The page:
“…Bud is sitting on the rail of the bridge. The sun has risen behind Brooklyn. The windows of Manhattan have caught fire. He jerks himself forward, slips, dangles by a hand with the sun in his eyes” (105) . . .
Unlike Realism and Romanticism, whose philosophical tenets were defined following these movements’ respective declines, Modernism was initially situated through the embrace of certain philosophical axioms, most notably the celebration of the individual struggling to find meaning and solidity in a chaotic world. The most prominent cause of the lack of stability in Modernity is the advent of mass industrialization and the birth of the metropolis. Through an intricate level of wordplay, Manhattan Transfer, written in 1925 by John Dos Passos, establishes itself as a quintessential Modernist text by demonstrating the ability of the metropolis to pulverize the notion of autonomy. Nowhere in the novel is the metropolitan-induced loss of individuality more evident than the death of Bud Korpenning.
Bud Korpenning is introduced in the third paragraph of the novel, leading readers to believe that he is the protagonist; however, he is the first character who is slaughtered by the psychological and physical burden of the metropolis, giving his brief role in the text a level of modernist significance unsurpassed by any of the other protagonists. Thematically, the prototypical novel up to the Modern era involved a single (or perhaps limited selection) of protagonists whose salience is recognizable throughout the entirety of the text. In Manhattan Transfer, however, each protagonist is part of a larger dialogue in which characterization comes not from the individual’s own desires and ideals, but simply from the crushing density of metropolitan life.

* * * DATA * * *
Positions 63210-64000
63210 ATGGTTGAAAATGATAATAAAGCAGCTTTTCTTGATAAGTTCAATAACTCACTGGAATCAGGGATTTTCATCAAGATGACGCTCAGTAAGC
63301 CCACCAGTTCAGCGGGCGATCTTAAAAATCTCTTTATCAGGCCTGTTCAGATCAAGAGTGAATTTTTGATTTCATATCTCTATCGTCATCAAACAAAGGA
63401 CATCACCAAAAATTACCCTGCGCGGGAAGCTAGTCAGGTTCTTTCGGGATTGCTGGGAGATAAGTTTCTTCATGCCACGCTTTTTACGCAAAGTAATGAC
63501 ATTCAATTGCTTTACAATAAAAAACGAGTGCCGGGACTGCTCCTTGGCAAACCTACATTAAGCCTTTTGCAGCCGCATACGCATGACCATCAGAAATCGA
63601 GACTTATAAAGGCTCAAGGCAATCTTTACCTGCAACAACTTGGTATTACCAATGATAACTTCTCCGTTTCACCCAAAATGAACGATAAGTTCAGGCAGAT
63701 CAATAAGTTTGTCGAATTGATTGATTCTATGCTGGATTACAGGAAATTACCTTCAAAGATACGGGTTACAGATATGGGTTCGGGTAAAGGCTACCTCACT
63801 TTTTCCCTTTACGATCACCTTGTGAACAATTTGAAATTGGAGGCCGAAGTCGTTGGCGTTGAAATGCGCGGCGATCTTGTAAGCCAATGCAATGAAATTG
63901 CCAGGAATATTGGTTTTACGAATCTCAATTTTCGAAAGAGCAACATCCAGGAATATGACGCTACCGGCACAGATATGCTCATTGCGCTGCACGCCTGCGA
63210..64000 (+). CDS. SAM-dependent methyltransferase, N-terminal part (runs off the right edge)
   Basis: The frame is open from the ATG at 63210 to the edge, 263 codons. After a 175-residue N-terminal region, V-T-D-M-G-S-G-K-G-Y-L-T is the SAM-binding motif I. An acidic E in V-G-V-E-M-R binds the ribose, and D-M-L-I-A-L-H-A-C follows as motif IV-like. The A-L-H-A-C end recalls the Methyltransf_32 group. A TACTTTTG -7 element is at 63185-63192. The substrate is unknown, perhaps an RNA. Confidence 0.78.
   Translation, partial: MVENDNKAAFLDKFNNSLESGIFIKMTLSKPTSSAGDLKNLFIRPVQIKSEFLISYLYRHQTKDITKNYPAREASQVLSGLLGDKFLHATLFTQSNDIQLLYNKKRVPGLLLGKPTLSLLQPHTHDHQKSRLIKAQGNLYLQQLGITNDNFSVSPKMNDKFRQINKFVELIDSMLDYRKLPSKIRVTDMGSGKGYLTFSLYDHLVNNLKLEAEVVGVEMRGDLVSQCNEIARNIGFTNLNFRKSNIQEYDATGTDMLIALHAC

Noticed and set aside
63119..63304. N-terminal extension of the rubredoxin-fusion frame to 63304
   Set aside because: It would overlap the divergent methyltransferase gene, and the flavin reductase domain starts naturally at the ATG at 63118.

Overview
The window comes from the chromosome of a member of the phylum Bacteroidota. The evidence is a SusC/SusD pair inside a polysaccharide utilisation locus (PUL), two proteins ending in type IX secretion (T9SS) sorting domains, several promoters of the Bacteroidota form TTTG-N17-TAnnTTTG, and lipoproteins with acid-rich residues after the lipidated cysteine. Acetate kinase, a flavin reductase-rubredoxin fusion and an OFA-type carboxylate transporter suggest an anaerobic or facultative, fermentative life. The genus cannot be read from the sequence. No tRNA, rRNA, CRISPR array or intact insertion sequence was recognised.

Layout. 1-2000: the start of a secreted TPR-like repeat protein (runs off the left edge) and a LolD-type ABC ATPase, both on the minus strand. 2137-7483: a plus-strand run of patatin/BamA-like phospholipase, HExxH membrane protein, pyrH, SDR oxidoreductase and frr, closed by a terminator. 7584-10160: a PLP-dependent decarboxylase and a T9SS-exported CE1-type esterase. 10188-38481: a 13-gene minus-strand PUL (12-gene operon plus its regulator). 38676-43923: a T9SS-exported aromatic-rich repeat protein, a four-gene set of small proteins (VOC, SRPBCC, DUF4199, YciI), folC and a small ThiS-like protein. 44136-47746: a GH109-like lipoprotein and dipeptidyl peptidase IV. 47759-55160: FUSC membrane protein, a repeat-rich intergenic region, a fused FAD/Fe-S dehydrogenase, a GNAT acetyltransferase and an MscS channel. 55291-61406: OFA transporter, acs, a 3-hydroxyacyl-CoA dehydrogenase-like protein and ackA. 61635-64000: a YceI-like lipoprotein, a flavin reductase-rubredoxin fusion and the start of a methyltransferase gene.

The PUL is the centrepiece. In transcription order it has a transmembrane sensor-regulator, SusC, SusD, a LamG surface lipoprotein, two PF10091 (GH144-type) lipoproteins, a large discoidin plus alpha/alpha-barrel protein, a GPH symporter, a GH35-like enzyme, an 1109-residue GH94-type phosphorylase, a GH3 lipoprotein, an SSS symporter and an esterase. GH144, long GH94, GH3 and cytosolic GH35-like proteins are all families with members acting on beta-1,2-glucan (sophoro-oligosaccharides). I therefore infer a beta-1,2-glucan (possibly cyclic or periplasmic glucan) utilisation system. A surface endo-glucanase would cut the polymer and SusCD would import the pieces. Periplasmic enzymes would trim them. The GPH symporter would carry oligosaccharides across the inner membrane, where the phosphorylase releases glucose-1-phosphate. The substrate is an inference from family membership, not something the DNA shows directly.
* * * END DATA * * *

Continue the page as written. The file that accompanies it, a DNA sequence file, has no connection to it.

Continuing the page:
The brevity of Bud’s life, as well as his minimal characterization, showcases the ways in which the metropolis is able to steamroll Manhattan’s denizens into psychological and physical instability. After drearily wandering around Manhattan, Bud stammers along Brooklyn Bridge and decides to rest while “sitting on the rail of the bridge” (105). A handrail’s function is primarily one of protection; however, it is the act of sitting on the rail, “jerk[ing] forward,” and then “slip[ping]” that leads to Bud’s death. The rail, here, is a metaphor for technology being a double-edged sword. Industrialization was responsible for both the positive population boom of the early 1900s, as well as the physical sustenance of the metropolis, a city built vertically as opposed to horizontally, but mass industrialization was also the primary cause for widespread misery and never-before-considered perils in common life. Dos Passos ironically uses the image of a handrail to playfully demonstrate the precariousness of mankind in the face of industrialization.